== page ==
Beginner Tips for the Nikon D40

by Kenneth Hamlett

Although no longer in production, the Nikon D40’s controls and 6.1-megapixel sensor can grab beautiful images. The D40 offers a built-in speedlight, in-camera editing capabilities and image optimization controls. For the beginning photographer, the D40 also offers options that can seem overwhelming. These are a few basic tips to get a jump-start on snapping good images.

Image Format

The D40 produces images in two styles--Nikon Electronic Format (NEF) and Joint Photographers Expert Group (JPEG) format. The beginner should set the D40 to create images in JPEG format. This offers more versatility for showing, printing and uploading images to the internet. Images shot in NEF must be converted to JPEG before emailing, displaying on the web or adding to accounts such as Flickr or Picassa. JPEG format slightly compresses the image pixels, which creates a smaller file. This allows the photographer to save more images on the camera’s storage media. NEF files are not compressed and contain more data.

Exposure Modes

Exposing the D40’s digital sensor to light creates images. Three factors determine how much exposure an image receives when taking a picture--shutter speed, aperture and ISO setting. ISO stands for International Organization for Standardization. The D40 has five exposure modes--programmed auto, shutter-priority, aperture-priority, manual and digital vari-program. The exposure modes determine how the camera sets the three exposure factors. For the beginner, keeping the camera in programmed auto mode allows the camera to optimize these factors based on predefined algorithms. The other modes require the photographer to select either the shutter speed, aperture, or both to determine what type of scene is shot. Programmed auto mode takes the guesswork out of getting images exposed properly.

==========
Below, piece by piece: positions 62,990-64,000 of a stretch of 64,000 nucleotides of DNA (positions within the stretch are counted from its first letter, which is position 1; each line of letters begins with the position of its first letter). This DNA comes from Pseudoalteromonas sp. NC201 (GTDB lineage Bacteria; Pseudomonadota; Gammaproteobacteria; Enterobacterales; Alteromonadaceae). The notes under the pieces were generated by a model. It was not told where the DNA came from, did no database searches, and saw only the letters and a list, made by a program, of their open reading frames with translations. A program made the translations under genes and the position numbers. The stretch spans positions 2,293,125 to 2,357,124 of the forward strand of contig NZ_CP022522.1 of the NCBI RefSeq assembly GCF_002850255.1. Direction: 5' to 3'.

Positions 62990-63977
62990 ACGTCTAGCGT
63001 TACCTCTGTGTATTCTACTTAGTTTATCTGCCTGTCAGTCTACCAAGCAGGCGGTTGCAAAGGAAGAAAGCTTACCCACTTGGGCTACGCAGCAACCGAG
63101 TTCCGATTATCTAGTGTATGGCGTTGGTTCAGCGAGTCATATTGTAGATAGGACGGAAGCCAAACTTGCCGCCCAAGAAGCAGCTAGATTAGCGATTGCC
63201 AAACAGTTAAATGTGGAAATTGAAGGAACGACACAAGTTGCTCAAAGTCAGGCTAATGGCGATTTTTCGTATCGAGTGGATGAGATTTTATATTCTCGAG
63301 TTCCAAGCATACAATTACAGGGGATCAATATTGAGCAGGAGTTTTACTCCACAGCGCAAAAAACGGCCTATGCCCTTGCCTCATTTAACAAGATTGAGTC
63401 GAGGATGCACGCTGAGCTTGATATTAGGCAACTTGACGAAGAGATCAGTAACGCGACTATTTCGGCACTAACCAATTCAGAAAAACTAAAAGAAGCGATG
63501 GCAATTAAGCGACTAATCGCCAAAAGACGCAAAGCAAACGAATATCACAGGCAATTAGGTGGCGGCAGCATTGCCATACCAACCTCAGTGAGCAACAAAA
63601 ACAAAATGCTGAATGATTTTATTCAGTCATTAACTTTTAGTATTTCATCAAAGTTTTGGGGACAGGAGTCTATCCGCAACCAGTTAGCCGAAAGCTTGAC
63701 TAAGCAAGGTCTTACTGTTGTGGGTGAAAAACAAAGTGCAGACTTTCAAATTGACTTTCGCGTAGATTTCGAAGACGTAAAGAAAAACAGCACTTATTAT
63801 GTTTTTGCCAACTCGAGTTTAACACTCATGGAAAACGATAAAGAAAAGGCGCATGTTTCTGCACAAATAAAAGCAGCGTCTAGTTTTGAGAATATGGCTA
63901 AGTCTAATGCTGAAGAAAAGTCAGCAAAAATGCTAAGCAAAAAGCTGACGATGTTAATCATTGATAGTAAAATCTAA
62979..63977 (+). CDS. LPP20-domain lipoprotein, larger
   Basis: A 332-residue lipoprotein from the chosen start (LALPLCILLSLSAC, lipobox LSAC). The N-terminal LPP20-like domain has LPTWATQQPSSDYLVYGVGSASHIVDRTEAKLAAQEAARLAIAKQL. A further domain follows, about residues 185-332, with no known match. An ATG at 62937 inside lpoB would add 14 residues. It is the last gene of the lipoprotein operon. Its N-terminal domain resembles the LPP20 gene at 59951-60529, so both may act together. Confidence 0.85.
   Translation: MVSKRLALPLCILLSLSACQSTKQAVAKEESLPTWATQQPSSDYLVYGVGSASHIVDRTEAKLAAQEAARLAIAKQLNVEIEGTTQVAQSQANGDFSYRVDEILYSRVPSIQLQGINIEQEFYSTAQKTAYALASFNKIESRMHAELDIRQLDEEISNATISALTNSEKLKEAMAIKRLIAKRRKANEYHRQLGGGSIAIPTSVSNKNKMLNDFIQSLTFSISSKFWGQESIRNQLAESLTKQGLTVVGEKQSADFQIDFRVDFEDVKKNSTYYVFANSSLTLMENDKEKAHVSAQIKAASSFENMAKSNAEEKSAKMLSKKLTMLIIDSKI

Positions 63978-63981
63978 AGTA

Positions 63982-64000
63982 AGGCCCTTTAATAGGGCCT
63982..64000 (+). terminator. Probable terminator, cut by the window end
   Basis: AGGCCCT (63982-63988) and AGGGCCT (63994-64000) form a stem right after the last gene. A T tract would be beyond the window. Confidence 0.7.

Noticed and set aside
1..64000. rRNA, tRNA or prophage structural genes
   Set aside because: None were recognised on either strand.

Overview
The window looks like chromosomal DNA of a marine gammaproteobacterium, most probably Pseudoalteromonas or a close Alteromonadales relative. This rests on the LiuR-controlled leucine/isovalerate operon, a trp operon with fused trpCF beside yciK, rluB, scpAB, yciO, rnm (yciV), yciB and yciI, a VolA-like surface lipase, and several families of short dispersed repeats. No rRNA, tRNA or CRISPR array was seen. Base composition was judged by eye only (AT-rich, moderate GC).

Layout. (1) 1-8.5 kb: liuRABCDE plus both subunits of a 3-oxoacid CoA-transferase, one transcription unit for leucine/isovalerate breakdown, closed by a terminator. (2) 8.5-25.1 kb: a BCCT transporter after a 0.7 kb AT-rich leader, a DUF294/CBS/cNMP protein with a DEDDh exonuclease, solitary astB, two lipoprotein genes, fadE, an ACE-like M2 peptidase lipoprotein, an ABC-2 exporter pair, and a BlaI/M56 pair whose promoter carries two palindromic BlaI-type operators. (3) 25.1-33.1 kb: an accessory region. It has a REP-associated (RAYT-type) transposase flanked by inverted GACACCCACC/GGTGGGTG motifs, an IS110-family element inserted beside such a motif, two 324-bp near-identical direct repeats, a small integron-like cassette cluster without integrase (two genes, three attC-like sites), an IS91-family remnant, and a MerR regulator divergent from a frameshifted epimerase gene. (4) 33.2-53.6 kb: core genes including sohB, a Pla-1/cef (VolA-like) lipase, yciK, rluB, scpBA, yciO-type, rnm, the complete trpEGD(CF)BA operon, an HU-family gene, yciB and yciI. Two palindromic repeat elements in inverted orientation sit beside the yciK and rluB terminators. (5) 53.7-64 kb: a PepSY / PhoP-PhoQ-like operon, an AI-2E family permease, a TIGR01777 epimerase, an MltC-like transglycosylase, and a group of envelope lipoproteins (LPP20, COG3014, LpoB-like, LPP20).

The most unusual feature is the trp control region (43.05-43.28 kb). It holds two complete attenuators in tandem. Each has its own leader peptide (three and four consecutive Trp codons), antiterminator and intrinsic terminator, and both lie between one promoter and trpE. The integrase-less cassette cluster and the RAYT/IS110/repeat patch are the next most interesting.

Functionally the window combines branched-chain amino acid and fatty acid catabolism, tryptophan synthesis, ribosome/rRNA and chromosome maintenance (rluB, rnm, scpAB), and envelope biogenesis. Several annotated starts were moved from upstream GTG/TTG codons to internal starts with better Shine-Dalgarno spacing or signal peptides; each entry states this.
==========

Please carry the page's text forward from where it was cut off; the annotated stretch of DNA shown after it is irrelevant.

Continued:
The flash on the D40 has a maximum range of 11 feet with its ISO set to 200. When using the flash, stay within its specified range. Subjects outside of the camera’s range will not receive enough light to expose them properly. This is especially important when taking pictures in large venues, such as a football stadium or stage. The flash also isn’t just for indoor shooting. On bright days or in the shade, using the flash helps create a more pleasing portrait because it makes the subject stand out against the background and eliminates some harsh shadows created by the sun.

About the Author

From 2002-2006, Kenneth Hamlett was publisher and head writer for UNSIGNED Music Magazine, an online publication with over 100,000 readers. Prior to establishing UNSIGNED, Hamlett was a business solutions analyst and spent 15 years formulating and writing proposals for supply chain business solutions. He is a graduate of the New York Institute of Photography.

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